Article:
Rutabaga

Brassica napus
Rutabagas, also known as “Swedes” or “Swedish turnips,” are a cool-weather, giant cross between the turnip and cabbage. The rutabaga is also related to collards, kohlrabi, and Brussels sprouts.

• More detailed information can be found in The Georgia Fruit & Vegetable Book by Walter Reeves and Felder Rushing

• See also:

Home Garden Rutabaga

Georgia Gardening

Vegetable Garden Calendar

Small Garden Plan

When to Harvest Vegetables

In Ireland and England, “Jack o’Lantern” are often made from hollowed-out, carved rutabagas. Its yellow-fleshed root has a strong flavor, and even stronger odor when being cooked in soups or stews. Their leaves are best eaten when very young.

Slow-to-mature rutabagas, grown like beets, take over 90 days to mature, and can end up weighing up to four or five pounds. They are quite hardy, and will stand a freeze, but develop their best root in cooler weather). Gardeners usually grow them as a fall crop, direct-seeded in late July or early August. However, in the cooler and higher elevation parts of the South they can also be grown as a spring crop, with seeds sown directly in the garden in March along with turnips. Rapid growth results in the best-quality rutabagas, so water as necessary to keep the plants vigorous, and to keep the roots from getting too strong a flavor.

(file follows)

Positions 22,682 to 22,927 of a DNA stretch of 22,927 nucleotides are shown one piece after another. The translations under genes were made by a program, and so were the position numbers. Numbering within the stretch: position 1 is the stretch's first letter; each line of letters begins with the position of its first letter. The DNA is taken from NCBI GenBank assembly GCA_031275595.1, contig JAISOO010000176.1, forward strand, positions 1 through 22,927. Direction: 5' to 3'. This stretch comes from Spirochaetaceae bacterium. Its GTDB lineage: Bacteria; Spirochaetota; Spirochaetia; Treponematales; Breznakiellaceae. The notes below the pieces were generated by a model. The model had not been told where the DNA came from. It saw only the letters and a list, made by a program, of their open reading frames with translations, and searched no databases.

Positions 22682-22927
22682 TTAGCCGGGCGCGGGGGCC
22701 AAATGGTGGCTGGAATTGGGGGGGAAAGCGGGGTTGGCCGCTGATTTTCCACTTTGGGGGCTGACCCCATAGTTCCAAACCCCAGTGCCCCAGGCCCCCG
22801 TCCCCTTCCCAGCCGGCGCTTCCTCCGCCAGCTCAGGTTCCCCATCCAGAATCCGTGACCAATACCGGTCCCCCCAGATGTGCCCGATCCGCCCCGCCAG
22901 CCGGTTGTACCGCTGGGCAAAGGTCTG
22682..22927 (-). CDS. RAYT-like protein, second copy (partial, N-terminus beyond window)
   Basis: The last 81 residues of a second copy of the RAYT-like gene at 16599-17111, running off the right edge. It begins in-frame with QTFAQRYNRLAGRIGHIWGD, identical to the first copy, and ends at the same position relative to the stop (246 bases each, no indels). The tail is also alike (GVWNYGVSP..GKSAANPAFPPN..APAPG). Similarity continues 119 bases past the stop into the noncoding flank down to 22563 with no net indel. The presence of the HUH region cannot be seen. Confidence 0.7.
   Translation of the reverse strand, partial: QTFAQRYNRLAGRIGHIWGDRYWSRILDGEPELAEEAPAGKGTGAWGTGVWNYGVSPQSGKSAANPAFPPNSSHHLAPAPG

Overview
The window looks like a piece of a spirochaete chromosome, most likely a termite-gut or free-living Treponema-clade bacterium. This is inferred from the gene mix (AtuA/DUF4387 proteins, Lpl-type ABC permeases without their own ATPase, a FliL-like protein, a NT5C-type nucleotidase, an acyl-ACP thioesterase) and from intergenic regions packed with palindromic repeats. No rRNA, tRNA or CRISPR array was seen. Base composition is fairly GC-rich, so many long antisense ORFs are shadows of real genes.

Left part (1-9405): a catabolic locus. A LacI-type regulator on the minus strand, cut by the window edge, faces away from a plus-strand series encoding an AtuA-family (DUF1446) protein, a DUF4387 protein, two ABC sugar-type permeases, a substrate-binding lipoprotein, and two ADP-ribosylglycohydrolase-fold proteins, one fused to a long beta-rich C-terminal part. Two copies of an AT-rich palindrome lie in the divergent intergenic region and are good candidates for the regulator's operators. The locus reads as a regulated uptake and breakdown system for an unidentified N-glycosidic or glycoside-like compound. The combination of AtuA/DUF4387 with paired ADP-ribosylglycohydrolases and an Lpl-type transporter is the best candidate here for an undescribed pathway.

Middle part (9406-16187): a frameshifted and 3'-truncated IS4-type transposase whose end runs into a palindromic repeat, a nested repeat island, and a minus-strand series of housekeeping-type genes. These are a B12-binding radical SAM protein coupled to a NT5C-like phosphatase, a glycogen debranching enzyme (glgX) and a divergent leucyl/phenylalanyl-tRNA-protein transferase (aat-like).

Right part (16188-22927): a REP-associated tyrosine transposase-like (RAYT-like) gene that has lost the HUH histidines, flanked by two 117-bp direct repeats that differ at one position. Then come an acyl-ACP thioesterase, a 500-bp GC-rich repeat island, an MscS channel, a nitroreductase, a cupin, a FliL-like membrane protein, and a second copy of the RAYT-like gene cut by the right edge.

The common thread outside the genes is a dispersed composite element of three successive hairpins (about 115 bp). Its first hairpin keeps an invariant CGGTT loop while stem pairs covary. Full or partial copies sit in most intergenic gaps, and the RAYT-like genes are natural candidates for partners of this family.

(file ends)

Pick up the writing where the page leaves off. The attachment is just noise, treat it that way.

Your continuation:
Harvest the roots when they are about 5 inches in size; if allowed to grow beyond maturity, they will be tough, woody, and poorly flavored. Late crops stored in the ground will become sweeter with the cold. Protect them with heavy straw mulch to prolong the harvest into the early part of the winter, but dig the remaining roots before they are exposed to a hard freeze. Although rutabagas store well in refrigeration, they may shrivel. You can protect them from shriveling by dipping them in warm paraffin wax or storing them in plastic bags.

Varieties to look for include ‘American Purple Top’, ‘Purple Top Yellow’, ‘Laurentian’, ‘Long Island Improved’, and ‘Sweet Russian.’

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